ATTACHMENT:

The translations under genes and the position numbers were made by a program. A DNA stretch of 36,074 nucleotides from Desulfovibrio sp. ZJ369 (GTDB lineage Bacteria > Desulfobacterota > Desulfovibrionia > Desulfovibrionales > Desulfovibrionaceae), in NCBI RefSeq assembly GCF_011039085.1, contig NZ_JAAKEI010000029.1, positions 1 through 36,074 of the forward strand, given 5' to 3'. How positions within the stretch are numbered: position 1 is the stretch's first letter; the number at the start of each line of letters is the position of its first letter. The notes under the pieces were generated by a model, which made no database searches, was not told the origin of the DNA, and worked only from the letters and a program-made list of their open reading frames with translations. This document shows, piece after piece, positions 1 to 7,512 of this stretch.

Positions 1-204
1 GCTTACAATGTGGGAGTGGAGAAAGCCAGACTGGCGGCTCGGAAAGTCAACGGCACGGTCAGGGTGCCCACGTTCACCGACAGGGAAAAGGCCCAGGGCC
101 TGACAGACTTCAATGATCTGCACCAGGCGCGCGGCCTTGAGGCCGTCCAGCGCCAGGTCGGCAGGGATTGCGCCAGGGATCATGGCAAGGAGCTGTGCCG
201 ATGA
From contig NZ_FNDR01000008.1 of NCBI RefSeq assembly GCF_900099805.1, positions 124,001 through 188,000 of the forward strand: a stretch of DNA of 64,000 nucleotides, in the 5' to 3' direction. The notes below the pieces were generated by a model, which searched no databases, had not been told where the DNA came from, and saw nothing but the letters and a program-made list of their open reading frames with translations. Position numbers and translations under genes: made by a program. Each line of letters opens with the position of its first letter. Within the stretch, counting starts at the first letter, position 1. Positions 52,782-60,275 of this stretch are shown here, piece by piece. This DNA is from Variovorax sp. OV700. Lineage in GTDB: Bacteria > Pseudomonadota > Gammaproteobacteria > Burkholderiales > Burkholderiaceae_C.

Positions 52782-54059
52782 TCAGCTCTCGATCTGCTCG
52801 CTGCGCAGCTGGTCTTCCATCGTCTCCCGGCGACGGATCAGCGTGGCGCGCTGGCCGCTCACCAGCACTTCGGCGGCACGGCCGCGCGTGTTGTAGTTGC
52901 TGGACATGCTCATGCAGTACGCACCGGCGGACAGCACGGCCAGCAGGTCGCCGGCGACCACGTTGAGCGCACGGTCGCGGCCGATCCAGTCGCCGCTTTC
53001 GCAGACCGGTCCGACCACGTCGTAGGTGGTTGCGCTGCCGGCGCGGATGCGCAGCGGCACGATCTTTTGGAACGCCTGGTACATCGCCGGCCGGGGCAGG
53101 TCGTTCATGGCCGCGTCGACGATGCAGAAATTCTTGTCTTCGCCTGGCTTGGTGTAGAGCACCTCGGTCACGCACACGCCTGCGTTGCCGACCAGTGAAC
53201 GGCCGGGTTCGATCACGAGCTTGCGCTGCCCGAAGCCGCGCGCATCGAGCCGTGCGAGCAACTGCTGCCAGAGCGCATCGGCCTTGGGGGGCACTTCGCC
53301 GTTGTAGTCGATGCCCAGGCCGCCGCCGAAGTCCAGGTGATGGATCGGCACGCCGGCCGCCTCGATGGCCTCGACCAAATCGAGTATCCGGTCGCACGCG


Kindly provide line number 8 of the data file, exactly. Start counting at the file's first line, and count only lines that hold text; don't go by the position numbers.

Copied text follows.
52782 TCAGCTCTCGATCTGCTCG